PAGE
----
The supply of oxygen to tissues such as the heart, liver and WAT is, under euthermic conditions, invariably linked to and dependent upon local blood flow and pulmonary function. However, as we have already seen, under conditions in which blood flow is reduced to a trickle, the control of energy supply switches to local adaptations in the capillaries and tissue cells, including the oxygen affinity of erythrocyte haemoglobin, the supply and metabolism of respiratory fuels and the rate of protei
Author(s): The Open University

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18.S096 Topics in Mathematics of Data Science (MIT)
This is a mostly self-contained research-oriented course designed for undergraduate students (but also extremely welcoming to graduate students) with an interest in doing research in theoretical aspects of algorithms that aim to extract information from data. These often lie in overlaps of two or more of the following: Mathematics, Applied Mathematics, Computer Science, Electrical Engineering, Statistics, and / or Operations Research.
Author(s): Bandeira, Afonso

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Content within individual OCW courses is (c) by the individual authors unless otherwise noted. MIT OpenCourseWare materials are licensed by the Massachusetts Institute of Technology under a Creative C

1.3 The influence of environmental ethics: value and care

Religious ethics can play a significant role in shaping appropriate narratives that provide for a lived ethic – that is, the obligations and entitlements associated with human relationships with Nature that embody what’s good and what’s right. But how might other ethical traditions help towards developing a lived ethic? To what extent has the emergence of environmental ethics since the 1970s influenced a lived ethic commensurate with developing care for the environment?

Andrew Lig
Author(s): The Open University

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4 Additional resources

Click on 'View document' to read Grammar glossary (PDF, 0.1 MB).

View document.

Click on 'View document' to read Irregular verb table (PDF, 0.2 MB).

View document.

Click on 'View document' to read Phonectic alphab
Author(s): The Open University

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2.2 The role of technology in the broadcast news industry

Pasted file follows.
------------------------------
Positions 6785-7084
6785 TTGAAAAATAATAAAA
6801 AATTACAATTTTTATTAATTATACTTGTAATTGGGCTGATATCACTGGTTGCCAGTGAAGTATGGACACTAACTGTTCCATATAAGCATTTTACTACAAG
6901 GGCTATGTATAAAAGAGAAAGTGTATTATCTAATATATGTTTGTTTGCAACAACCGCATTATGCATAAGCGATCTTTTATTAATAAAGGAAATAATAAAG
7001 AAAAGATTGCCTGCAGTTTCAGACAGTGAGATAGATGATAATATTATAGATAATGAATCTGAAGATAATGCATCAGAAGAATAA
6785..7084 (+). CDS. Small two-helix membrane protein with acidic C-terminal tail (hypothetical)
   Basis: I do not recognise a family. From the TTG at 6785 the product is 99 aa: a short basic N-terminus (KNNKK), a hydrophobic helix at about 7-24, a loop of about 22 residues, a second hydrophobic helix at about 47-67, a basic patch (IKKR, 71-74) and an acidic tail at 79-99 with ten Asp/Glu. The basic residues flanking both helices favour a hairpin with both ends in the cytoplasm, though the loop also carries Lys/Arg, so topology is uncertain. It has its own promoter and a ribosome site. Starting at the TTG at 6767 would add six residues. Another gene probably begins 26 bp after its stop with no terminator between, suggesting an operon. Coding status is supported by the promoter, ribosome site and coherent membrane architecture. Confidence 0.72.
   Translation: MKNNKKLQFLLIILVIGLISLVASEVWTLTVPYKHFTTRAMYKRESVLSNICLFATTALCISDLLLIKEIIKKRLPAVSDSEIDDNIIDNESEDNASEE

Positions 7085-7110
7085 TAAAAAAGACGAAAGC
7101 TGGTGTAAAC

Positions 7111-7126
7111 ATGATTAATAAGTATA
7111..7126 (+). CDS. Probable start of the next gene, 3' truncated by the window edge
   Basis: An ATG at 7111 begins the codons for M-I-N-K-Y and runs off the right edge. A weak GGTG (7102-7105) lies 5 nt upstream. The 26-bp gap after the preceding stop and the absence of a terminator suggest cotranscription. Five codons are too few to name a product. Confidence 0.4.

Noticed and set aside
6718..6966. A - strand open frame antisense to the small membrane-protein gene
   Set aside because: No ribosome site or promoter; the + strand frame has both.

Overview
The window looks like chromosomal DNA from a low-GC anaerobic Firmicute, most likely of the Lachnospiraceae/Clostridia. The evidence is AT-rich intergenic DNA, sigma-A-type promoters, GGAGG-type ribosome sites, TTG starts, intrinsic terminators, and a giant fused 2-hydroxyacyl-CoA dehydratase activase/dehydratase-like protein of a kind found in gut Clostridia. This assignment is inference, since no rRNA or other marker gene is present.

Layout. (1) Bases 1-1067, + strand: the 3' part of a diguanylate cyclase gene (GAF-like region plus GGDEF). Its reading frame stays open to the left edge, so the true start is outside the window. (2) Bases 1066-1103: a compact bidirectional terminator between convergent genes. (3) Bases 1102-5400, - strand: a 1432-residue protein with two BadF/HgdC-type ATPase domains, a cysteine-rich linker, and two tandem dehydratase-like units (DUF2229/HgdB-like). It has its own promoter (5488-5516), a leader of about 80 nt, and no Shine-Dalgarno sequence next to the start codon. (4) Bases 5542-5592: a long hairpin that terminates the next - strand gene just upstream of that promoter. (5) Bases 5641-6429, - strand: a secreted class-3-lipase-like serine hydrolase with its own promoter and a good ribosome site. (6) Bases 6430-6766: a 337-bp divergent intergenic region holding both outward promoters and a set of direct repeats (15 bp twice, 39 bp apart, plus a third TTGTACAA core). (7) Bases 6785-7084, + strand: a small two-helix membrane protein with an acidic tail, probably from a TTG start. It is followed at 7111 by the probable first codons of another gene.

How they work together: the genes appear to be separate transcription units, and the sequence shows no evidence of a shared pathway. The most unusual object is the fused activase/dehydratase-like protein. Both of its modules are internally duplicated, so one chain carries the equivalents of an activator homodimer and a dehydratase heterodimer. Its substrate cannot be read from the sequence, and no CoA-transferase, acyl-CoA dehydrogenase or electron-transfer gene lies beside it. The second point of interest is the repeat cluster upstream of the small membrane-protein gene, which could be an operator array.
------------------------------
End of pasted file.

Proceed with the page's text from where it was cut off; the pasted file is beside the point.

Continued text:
Taylor's introductory comments

Taylor starts with some introductory comments. Notice the informal style he uses because this is essentially a script for a talk to a colloquium. Notice also the other issue that I raised earlier, that Taylor is assuming that his listeners are fami
Author(s): The Open University

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Duke Medicine Profiles: Will Eward, MD, DVM
Get to know Duke Medicine's orthopaedic cancer surgeons.
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What Is The Spring Equinox?
Meteorologist Jim Cantore and Winter Weather Expert Tom Niziol explain what the Spring Equinox is. (01:00)
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7.342 G-Protein Coupled Receptors: Vision and Disease (MIT)
How do we communicate with the outside world? How are our senses of vision, smell, taste and pain controlled at the cellular and molecular levels? What causes medical conditions like allergies, hypertension, depression, obesity and various central nervous system disorders? G-protein coupled receptors (GPCRs) provide a major part of the answer to all of these questions. GPCRs constitute the largest family of cell-surface receptors and in humans are encoded by more than 1,000 genes. GPCRs convert
Author(s): Kota, Parvathi

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Learning outcomes

After studying this course, you will be able to:

  • retrieve, evaluate and interpret data and information about the Moon

  • interpret simple tables

  • express, manipulate and compare very small numbers.


Author(s): The Open University

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Reflections on Leadership: 21st U.S. Secretary of Health and Human Services | Kathleen Sebelius
Kathleen Sebelius, the 21st U.S. Secretary of Health and Human Services, spoke at the Harvard School of Public Health as part of the Voices in Leadership series on October 21, 2014. Watch the entire leadership series at www.hsph.me/voices. The Voices in Leadership webcast discussion series at Harvard School of Public Health invites leaders to speak about their experiences making decisions that affect global health. Highly interactive and candid, the series is produced in The Leadership Studio
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2008.08.06 - Help Desk (Video)
Fall semester 2008. Each August (semester start) call volume goes up: they get 5500 calls. Working on first call resolution. Top issues: passwords. There are 1800 APs installed for wireless - this means lots of wireless calls.